Toronto Mayor John Tory has asked Premier Kathleen Wynne to amend provincial laws to allow photo radar in the city of Toronto, but carriers should expect any change anytime soon, if at all.
“Give us legislative freedom to do a couple of things that I think are going to be very fundamental to the modernization of policing and to the addressing of the police budgetary concerns,” the mayor said at Queen’s Park following a 40-minute meeting in the premier’s office.
He added the city is seeking “broader latitude than we have today to use technology, especially when it comes to things like traffic management.” He claimed that “technology in place of uniform police officers” will allow for more efficient deployment of expensive, highly trained police officers.”
While this may become a reality at some point in the future, OTA points out that it would not be possible to implement the change within this calendar year and perhaps even longer.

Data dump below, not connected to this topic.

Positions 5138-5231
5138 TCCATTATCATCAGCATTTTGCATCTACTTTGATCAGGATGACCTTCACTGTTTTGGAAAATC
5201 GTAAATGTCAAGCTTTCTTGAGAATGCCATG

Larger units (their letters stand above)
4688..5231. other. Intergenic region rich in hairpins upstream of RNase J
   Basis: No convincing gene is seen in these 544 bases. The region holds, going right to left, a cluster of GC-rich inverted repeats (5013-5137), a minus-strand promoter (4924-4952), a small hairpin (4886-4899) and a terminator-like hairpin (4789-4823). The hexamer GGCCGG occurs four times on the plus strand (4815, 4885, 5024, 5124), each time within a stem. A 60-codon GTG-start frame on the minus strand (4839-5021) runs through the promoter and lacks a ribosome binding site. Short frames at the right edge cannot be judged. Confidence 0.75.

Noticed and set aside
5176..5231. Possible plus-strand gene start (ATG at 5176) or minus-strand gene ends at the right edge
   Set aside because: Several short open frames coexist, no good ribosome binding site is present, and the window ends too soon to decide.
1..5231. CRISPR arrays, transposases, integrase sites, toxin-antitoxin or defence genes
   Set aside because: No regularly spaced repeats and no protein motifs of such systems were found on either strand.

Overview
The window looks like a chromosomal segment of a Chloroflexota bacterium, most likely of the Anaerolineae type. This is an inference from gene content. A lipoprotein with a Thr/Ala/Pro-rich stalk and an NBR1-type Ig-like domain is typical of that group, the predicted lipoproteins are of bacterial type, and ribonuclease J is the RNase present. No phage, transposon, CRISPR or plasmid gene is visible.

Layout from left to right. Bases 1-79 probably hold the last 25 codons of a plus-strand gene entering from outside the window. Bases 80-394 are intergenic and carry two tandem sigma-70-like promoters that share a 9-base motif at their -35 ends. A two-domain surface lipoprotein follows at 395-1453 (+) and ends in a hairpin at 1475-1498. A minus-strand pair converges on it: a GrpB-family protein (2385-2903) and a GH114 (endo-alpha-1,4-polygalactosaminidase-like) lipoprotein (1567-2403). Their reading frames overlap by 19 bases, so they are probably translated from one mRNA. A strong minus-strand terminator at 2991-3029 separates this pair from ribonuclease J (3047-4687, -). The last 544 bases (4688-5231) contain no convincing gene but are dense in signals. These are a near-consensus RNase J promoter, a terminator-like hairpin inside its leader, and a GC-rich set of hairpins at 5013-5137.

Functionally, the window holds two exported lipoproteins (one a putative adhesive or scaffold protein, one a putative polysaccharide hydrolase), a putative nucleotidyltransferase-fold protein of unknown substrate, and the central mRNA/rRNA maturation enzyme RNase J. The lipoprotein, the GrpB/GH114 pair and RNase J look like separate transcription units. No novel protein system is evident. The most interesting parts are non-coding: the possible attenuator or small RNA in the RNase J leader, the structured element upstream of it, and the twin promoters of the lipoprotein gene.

OTA discussed the issue with senior officials and was informed that photo radar is one of seven technologies being examined by the City to help improve traffic enforcement and traffic flow while reducing the need to deploy police officers to achieve the same objective.
It’s important to note that photo radar at this point is actually considered one of the least favourable options by the City. OTA will also be asking the City of Toronto for a complete list of the other technologies being explored.
OTA will report any changes in this area and will be seeking input from members as this situation develops.
In a post-meeting press conference, Wynne was noncommittal on the proposal but agreed “the costs of policing … are a challenge for municipalities.”
Transportation Minister Steven Del Duca told the Toronto Star that no specific demand has yet come from the city to revive photo radar and would not speculate until then.
Former NDP premier Bob Rae launched photo radar province-wide on Ontario highways in 1994. The system was scrapped when Progressive Conservative Mike Harris became premier less than a year later.